With Obama in the pews, Leon took a shot at political conservatives, arguing from the pulpit that some conservative positions are holding people back.
Quoting from John 20:1-18, Leon said in the same way that Jesus told Mary Magdalene not to hold on to him, it is time for conservatives to stop holding on to what he considers outdated stances in matters of race, gender equality, homosexuals and immigrants.
“It drives me crazy when the captains of the religious right are always calling us back . . . for blacks to be back in the back of the bus . . . for women to be back in the kitchen . . . for immigrants to be back on their side of the border,” Leon said.
Leon said that people instead should use “Easter vision” to allow them to see the world in a different, more “wonderful” way.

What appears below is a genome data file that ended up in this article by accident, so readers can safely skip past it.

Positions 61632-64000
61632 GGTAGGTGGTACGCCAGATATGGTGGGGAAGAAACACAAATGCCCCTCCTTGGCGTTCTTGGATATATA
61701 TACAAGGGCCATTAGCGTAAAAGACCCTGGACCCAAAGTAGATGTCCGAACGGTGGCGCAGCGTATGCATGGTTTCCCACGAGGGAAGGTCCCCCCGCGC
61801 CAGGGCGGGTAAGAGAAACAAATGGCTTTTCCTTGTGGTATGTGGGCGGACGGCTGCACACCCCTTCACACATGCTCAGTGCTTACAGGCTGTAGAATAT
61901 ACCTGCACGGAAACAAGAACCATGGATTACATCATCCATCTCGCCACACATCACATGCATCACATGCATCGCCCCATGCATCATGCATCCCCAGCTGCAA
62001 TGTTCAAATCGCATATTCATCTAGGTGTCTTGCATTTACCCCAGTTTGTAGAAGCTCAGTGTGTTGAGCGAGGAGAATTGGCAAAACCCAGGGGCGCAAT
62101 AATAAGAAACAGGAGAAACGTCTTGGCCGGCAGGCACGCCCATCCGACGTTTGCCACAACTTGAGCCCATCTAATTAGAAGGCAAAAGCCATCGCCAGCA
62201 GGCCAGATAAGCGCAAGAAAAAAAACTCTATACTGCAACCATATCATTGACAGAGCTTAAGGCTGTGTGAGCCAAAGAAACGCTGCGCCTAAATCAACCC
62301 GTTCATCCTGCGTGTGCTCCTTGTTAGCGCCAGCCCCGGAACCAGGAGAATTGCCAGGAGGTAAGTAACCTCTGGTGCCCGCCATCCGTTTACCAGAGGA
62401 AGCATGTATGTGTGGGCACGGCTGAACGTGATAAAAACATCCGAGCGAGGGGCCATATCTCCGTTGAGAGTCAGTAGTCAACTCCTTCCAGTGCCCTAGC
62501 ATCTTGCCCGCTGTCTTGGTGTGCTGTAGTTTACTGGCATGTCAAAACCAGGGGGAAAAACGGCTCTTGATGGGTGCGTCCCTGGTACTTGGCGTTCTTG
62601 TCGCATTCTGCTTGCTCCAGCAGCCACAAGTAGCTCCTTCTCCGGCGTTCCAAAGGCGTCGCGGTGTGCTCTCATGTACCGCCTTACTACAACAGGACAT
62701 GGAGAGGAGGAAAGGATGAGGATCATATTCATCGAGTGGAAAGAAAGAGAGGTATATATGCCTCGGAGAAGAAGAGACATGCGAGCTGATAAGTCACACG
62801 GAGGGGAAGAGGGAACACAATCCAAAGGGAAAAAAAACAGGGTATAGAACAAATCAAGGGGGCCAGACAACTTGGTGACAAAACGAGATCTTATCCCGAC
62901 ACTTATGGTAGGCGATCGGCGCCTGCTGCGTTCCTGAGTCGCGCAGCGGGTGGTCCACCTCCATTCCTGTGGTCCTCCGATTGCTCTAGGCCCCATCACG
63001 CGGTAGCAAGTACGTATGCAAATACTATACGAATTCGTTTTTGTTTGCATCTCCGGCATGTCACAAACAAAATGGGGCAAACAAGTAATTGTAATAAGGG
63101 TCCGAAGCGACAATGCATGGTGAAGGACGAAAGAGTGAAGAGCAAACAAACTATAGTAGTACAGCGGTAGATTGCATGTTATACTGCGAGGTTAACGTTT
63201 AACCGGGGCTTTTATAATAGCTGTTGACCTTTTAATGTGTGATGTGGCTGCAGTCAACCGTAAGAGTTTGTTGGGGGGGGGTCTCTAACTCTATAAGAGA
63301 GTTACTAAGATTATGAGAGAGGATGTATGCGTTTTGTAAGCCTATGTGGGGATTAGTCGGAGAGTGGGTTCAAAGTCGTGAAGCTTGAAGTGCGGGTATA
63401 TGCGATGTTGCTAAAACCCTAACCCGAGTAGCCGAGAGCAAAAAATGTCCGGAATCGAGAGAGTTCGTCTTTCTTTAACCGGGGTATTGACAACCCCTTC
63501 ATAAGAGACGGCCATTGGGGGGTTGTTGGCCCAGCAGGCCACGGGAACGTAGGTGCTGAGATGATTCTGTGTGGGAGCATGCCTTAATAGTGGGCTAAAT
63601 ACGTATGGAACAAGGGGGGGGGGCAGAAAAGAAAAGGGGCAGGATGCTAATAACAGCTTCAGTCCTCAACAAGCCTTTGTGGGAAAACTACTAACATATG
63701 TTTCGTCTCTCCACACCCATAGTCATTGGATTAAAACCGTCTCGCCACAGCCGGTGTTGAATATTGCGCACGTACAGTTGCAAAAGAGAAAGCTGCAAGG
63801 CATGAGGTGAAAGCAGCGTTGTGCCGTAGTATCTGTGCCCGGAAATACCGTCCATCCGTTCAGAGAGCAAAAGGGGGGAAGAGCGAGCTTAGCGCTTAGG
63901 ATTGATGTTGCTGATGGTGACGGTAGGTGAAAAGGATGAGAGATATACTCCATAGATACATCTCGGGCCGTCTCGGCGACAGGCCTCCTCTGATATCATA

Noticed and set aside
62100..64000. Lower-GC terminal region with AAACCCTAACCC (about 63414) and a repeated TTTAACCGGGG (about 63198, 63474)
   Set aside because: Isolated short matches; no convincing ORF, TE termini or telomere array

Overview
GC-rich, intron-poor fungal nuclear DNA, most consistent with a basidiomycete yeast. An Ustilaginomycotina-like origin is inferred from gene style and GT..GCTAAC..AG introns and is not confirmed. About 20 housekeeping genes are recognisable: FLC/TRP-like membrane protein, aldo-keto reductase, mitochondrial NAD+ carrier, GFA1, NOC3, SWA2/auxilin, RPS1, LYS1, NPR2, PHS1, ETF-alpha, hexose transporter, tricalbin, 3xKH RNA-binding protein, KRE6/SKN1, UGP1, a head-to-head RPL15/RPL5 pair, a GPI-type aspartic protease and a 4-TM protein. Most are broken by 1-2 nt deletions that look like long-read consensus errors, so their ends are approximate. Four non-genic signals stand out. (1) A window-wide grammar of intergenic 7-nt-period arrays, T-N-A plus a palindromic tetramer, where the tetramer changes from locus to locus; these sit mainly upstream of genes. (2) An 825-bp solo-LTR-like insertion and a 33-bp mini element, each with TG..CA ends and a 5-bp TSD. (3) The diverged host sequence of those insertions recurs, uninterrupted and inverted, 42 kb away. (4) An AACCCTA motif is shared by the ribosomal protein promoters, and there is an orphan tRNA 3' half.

After the sermon, Leon told The Washington Post that he was speaking about Mary realizing that she shouldn’t hold on, accepting it and changing from that point on.
“That is the invitation for all of us,” Leon said. When asked to discuss his criticism of political conservatives, he said: “I will keep my thoughts there.”
The Obamas walked back to the White House after the service.
Obama has visited the church, near the White House, several times during his presidency. Like most of his previous visits to churches in the District, Obama did not make a speech. He sat on the end of a pew near the middle of the sanctuary, smiling and greeting members of the congregation with “Happy Easter.”
Since taking office, Obama also has visited a number of African American churches, where he has almost always chosen to worship quietly, speaking only once.
The Obamas have not become members of a congregation in the District, but they have started to develop a spiritual tradition, largely visiting churches close to the White House.